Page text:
Advisory Committee Chair
Advisory Committee Members
Date of Award
Degree Name by School
Doctor of Philosophy (PhD) School of Engineering
Over the past two decades, composites have shown their ability to help shape and define sustainability through many of their inherent characteristics, such as having high strength-to-weight ratio with long life cycles. However, composites in general are not widely recycled. Current production scrap, reject parts and end of life components are disposed of in landfills, which is costly and damaging to the environment. Driven largely by public perception and technology, the composites industry is starting to put efforts into research and design of composite recycling. Two of the biggest hurdles to widespread composite recycling is the lack of knowledge for possible applications of the resulting recycled composite and the lack of knowledge for recycling. The lack of knowledge can be anything from ways to recycle, the missing network of who is recycling, or addressing the logistics of composite recycling. This body of work aims to provide composites manufacturers with a preliminary road map for recycling scrap from various avenues in an economically viable manner to foster sustainability and new market opportunities in an already booming industry. This goal is achieved through (4) main research topics outlined below: (1) Characterization and process optimization of inherently recyclable composites, such as thermoplastic glass filled trim offs, to achieve maximum mechanical properties as compared to virgin long fiber thermoplastics. (2) Characterization and optimization of current recycling methods of inherently non-recyclable composites, such as thermoset composites, which includes shredding, grinding and/or granulating. (3) Characterization of recyclable thermosets through designed chemistry, i.e. hardeners designed with shear lips that can be reversed under controlled conditions. Recovered linear chain thermosets will be processed neat, with reinforcement or alloyed for applications development. (4) Development of educational modules for industry that explore the motivation for recycling, the health and safety considerations of processing and handling secondary recycled materials, and the possible applications and market penetration for secondary composite products. Currently there is no economically viable path for recycling of composites. This work aims to develop a roadmap for recycling these materials. This work attempts to present feasible alternatives to landfilling which have potential to open up new market applications. Key Words: Composite Recycling, Industry Training, Manufacturing Scrap, Recycling Thermosets, Recycling Thermoplastics, Recycling Education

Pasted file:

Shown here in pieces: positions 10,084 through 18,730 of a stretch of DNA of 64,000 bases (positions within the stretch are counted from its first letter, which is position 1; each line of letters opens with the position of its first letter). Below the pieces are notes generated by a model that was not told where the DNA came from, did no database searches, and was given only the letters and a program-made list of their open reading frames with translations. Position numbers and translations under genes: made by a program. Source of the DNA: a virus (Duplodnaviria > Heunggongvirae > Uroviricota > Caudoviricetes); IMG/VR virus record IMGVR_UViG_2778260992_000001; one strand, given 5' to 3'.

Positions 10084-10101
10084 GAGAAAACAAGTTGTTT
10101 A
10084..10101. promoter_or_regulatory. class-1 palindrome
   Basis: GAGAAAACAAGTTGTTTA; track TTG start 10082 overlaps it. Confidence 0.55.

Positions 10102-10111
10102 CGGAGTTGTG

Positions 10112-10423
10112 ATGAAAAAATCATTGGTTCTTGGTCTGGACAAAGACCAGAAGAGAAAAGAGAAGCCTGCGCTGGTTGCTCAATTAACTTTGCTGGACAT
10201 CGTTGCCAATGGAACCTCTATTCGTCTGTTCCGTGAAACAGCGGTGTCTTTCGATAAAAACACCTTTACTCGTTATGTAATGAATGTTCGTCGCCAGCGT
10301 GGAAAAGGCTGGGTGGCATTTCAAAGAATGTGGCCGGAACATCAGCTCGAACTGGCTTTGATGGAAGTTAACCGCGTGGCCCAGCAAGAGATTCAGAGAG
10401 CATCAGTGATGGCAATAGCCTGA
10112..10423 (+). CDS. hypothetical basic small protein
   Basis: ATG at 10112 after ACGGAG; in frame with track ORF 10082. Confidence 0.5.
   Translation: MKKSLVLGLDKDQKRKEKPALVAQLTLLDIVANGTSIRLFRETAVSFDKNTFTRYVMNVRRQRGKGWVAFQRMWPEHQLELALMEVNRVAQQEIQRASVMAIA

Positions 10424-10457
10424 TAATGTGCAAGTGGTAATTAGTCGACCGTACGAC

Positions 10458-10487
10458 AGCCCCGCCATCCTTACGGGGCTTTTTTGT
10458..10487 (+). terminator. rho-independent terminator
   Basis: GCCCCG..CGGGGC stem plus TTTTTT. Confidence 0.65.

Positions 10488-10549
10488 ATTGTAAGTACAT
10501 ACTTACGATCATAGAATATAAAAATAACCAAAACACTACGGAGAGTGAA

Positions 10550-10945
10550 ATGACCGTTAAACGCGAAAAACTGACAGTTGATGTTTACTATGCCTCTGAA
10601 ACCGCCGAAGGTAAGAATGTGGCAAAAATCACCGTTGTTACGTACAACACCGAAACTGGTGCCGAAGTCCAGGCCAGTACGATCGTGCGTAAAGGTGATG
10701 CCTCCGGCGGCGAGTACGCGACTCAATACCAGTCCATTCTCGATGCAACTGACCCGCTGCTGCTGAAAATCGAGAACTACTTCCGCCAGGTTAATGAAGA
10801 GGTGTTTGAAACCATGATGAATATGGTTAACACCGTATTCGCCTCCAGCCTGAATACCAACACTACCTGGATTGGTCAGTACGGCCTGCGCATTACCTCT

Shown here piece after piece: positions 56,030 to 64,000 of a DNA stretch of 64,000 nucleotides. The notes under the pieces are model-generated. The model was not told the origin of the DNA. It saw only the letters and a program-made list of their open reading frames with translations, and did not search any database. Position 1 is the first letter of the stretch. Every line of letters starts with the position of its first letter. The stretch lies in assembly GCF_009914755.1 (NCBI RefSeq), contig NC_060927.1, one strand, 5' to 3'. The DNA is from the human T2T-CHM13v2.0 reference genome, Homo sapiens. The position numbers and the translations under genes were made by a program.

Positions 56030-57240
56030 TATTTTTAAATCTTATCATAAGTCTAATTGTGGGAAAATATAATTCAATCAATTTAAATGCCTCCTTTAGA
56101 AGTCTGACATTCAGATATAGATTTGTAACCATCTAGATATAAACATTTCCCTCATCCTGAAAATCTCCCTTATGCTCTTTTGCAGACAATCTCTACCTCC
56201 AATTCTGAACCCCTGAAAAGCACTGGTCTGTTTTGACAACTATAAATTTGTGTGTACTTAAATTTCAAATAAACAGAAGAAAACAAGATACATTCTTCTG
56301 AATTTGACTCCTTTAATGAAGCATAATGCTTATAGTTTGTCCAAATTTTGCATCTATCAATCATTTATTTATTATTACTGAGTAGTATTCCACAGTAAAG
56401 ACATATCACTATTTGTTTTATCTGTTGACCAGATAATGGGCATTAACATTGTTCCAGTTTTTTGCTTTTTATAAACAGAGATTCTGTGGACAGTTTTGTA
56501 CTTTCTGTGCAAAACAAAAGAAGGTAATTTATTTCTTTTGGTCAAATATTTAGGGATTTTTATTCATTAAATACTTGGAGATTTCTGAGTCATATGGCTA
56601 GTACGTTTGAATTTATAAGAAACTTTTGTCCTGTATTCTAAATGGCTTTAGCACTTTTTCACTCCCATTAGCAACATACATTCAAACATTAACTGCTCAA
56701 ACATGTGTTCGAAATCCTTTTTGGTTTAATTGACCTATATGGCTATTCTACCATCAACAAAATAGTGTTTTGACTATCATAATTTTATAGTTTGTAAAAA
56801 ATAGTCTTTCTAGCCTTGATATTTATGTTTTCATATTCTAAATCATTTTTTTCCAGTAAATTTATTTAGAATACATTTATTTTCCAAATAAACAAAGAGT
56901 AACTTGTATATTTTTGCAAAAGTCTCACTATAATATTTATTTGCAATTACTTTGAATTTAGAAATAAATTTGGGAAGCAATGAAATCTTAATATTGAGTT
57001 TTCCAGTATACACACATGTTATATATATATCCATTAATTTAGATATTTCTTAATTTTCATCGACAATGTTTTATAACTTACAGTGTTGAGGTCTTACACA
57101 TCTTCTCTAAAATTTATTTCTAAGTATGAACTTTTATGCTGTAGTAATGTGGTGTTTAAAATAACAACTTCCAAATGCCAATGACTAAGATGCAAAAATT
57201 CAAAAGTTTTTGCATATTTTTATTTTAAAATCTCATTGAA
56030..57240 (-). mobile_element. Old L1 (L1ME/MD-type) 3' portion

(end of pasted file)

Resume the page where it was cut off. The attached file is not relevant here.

Hardin, Kristin Nicole, "Recycling of Secondary Composite Materials" (2019). All ETDs from UAB. 1868.